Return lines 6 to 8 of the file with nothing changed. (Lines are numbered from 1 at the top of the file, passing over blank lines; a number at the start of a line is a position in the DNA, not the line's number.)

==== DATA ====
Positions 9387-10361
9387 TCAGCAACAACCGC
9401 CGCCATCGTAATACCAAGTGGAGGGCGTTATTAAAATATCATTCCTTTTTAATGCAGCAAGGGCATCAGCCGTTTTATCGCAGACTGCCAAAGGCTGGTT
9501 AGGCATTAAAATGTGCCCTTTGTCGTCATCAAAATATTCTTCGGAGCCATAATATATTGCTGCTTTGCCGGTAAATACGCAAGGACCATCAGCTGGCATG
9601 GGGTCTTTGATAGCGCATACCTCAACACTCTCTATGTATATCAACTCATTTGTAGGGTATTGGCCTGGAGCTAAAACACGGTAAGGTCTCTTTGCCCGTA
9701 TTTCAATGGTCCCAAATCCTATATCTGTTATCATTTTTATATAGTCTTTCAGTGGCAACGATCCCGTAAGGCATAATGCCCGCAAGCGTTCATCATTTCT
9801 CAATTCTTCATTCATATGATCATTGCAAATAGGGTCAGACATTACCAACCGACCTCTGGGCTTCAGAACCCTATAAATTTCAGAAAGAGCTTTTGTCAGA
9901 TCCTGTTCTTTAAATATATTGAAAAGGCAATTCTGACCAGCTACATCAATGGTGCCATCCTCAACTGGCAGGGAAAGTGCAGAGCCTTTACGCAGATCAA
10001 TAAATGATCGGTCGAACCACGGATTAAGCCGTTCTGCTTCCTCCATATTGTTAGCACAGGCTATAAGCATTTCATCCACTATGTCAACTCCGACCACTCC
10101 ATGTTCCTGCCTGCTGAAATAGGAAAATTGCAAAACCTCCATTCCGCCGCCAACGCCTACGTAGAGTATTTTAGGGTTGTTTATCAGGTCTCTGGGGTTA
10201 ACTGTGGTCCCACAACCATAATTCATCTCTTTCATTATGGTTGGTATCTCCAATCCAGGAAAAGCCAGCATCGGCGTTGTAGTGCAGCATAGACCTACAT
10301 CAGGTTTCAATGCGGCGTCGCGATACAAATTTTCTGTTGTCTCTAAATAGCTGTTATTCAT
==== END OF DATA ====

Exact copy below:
9701 TTTCAATGGTCCCAAATCCTATATCTGTTATCATTTTTATATAGTCTTTCAGTGGCAACGATCCCGTAAGGCATAATGCCCGCAAGCGTTCATCATTTCT
9801 CAATTCTTCATTCATATGATCATTGCAAATAGGGTCAGACATTACCAACCGACCTCTGGGCTTCAGAACCCTATAAATTTCAGAAAGAGCTTTTGTCAGA
9901 TCCTGTTCTTTAAATATATTGAAAAGGCAATTCTGACCAGCTACATCAATGGTGCCATCCTCAACTGGCAGGGAAAGTGCAGAGCCTTTACGCAGATCAA